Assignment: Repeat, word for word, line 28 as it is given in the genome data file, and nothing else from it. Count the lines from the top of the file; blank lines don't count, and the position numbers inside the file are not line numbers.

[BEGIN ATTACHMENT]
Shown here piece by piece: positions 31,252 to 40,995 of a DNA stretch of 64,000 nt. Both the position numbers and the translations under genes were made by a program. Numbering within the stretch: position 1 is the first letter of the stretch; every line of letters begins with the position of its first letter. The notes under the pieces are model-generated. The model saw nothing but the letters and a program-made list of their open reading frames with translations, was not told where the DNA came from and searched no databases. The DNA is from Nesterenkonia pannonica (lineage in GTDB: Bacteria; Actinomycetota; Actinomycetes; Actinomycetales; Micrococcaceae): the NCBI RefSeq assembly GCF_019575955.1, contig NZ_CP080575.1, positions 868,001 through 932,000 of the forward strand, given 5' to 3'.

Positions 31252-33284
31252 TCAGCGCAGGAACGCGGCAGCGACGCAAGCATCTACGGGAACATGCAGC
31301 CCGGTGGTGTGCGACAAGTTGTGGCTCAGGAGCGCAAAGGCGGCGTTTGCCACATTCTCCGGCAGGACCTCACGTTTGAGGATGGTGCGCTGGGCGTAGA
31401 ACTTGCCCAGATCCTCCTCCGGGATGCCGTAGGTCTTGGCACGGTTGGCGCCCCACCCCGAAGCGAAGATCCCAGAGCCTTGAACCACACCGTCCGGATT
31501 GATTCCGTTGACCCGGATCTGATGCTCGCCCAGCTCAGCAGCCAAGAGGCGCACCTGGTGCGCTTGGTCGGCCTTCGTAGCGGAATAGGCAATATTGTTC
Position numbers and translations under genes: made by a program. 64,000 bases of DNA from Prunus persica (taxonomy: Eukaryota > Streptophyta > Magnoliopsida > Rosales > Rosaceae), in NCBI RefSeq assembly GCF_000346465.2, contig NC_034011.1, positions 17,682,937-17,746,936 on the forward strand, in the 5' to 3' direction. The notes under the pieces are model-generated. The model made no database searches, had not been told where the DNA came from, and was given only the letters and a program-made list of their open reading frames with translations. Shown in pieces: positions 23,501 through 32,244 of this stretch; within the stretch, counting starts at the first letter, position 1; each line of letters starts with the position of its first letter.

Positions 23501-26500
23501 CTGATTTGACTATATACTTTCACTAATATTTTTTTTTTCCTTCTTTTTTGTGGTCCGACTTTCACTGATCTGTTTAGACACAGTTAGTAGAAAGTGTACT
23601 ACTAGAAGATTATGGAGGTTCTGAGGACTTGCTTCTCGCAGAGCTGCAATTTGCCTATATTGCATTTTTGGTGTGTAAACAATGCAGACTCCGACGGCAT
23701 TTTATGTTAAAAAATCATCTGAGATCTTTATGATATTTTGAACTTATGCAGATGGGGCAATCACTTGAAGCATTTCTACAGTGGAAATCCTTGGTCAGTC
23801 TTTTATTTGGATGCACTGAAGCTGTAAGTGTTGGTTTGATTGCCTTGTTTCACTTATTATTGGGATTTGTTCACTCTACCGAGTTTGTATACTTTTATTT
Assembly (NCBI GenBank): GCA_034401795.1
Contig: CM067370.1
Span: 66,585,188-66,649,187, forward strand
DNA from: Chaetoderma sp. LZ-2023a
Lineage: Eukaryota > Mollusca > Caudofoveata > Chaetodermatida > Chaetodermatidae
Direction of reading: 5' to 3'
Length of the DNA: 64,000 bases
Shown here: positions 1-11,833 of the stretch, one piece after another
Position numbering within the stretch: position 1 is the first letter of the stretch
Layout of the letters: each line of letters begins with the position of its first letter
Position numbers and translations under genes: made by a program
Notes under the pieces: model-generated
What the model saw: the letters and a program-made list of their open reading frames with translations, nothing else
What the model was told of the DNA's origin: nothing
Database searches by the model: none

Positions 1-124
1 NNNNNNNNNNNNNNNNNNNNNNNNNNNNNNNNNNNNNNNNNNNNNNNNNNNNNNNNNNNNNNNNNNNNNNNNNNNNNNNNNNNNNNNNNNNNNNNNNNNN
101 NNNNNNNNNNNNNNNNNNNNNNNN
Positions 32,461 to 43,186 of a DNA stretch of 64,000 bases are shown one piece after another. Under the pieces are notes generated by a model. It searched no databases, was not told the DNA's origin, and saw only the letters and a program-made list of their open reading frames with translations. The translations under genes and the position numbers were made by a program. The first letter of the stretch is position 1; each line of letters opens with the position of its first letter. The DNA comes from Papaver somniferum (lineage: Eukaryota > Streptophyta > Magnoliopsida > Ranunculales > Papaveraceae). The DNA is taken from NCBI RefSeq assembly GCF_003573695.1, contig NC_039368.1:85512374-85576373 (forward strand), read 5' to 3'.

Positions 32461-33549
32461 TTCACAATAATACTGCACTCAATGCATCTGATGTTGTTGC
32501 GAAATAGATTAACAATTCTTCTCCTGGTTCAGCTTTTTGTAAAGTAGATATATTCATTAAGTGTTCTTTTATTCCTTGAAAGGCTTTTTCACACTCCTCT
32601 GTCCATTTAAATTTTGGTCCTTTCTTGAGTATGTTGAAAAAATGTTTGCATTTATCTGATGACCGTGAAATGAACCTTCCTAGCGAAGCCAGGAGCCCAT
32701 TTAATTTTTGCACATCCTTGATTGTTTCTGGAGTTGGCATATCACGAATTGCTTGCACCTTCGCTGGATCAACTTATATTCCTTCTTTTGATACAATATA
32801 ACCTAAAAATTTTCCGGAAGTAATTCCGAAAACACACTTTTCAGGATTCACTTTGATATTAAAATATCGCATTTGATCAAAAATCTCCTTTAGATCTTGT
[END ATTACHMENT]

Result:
Positions 1-124